Oct 16, 2018

Online Oil Condition Monitoring

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Edited: Oct 16, 2018

The Oil Condition Monitoring Sensor by Gill Sensors was designed to detect particles of metal in oil that have originated from worn or broken machinery such as gears. It attracts and collects this debris and records the amount collected. This serves as an early warning of impending mechanical failure. The active part of the Oil Debris Sensor is the probe. This part is immersed in the oil of the equipment being monitored. It has two sensing elements, a magnetic element at the head of the probe which detects ferrous material (debris) and a dielectric element at the foot of the probe which detects the presence of oil.

 

By connecting a 0-20mA ioX-Connect meter to the Oil Debris Sensor we are able to provide continuous real-time monitoring of ferrous debris that the sensor captures from the lubricating oil and display that on our ioX-Connect Online Sensor Portal.

 

Ferrous particles are deposited into the oil from gears, bearings and other metallic contacting surfaces. The presence of excessive ferrous debris provides an indication that an overload condition, lubricant contamination, lubricant degradation or lack of lubricant volume has caused the bearings and/or gears to begin to break down. Various alarms/ notification triggers can be set using the ioX-Connect Online Sensor Portal to notify you and your staff via text or email the moment excessive ferrous debris is detected in the equipment being monitored.

 

Example: Fine vs. Coarse Metal Comparison

"Please note, the above figure is just an example and not based on actual readings taken"

 

Ferrous particles take two forms. Firstly there are fine powder deposits (the red line in the above figure) which are the very early stages of wear. These are followed by larger chip or flakes (the blue line in the example figure) which indicate more severe system degradation. The Oil Condition Monitoring Sensor can distinguish between these particles and reports them as “Fine Metal %” and “Coarse Metal %” on 2 separate channels.

 

The reporting of these features can provide an early indication of potential breakdowns and is key to implementing effective planned preventative maintenance.

 

The Oil Condition Monitoring Sensor attracts ferrous debris within the oil by means of a permanent magnet, non-ferrous debris may be deposited on the Sensor by other means, for example by mounting the sensor in a location where debris would normally gather.

 

Electronics within the Oil Condition Monitoring Sensor detect the presence and type of debris, quantifying it as ‘fine’ (powdered) or ‘coarse’ (chippings) and reports a signal associated with the volume of each type of debris.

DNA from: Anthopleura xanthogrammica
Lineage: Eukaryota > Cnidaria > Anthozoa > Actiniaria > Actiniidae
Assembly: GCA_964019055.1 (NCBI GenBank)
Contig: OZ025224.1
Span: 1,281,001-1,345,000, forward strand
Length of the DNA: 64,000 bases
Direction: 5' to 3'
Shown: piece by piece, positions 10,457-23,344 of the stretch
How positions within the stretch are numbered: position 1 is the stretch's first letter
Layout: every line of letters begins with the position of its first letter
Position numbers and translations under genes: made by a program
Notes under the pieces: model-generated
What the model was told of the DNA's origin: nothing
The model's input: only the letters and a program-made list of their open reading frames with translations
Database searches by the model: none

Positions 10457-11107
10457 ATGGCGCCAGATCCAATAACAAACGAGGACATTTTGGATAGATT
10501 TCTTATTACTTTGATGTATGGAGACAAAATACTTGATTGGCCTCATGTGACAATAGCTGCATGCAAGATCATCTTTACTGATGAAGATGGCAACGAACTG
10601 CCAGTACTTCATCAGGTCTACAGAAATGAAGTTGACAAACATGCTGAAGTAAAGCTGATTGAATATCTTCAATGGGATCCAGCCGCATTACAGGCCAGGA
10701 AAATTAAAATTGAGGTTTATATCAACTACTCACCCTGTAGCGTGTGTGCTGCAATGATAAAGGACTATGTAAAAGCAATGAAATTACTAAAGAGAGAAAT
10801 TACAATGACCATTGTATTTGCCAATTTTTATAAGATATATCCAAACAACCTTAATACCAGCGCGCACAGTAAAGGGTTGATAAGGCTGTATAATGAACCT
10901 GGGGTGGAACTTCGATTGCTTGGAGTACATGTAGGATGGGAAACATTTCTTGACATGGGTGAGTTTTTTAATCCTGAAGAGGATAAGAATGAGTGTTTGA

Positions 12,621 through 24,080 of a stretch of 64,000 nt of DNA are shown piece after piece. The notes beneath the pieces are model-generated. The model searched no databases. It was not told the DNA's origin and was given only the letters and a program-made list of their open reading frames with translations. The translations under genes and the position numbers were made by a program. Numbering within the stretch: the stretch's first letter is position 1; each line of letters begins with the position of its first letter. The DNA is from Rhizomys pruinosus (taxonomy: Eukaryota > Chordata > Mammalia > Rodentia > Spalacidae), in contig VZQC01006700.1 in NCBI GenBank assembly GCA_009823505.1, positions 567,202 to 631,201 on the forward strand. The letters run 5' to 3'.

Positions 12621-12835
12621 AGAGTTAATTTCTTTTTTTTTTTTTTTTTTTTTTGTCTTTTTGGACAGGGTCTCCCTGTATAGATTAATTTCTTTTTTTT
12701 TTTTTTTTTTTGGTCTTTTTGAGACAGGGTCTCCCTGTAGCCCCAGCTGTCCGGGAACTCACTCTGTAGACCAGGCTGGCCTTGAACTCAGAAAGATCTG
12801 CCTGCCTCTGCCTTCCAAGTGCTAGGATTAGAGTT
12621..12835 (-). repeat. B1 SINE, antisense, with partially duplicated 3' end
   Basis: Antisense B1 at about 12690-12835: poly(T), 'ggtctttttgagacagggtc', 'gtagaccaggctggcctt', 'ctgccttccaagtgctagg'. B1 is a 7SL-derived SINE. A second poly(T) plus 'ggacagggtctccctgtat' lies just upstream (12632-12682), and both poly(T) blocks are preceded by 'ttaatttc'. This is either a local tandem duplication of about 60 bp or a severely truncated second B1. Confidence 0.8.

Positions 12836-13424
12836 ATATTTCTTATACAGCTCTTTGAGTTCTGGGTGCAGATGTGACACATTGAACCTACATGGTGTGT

Other functions of the sensor measure the temperature and the dielectric of the oil for the purpose of detecting a significant change in the dielectric value. Such changes will occur if the oil is not present (oil leak) or if the water content in the oil is significant.

 

We have tapped into the very useful (and we believe necessary) additional channel offered by the Oil Condition Monitoring Sensor called the Oil Condition/ Status Channel that records the oil status based on upper and lower set threshold limits as well as water contamination detected in the monitored lubricant. Upper and lower limit thresholds are set during sensor installation by immersing the sensor in new/ clean oil with no water or debris contamination and setting the status as good. Subsequently the sensor is then also immersed in oil that contains at least 10% water or a percentage fine/ coarse metal particles and the status is set as poor. Once the sensor is installed in an equipment item, we are then able to also track the lubricant based on these two upper and lower limits and continuously report on the oil status as well as notify users when these thresholds are exceeded or close to being exceeded.

 

Example: Oil Status

"Please note, the above figure is just an example and not based on actual readings taken"

 

There are three product variants, all of which use the same sensing probe:

Analogue Sensors:

  • 4-20mA output channels

 

  • 0-10V output channels

 

Digital Sensor (Advanced set-up and not recommended)

  • CAN J1939

 

 

You might also want to check out our use case for this sensor that can be found on our downloads page (under use cases) / wireless monitoring page at the bottom of the page which also includes an overview video of the oil debris sensor.

 

If you would like more information on these sensors and how we can help you get started, please reach out to us and we will gladly assist you: Contact Us

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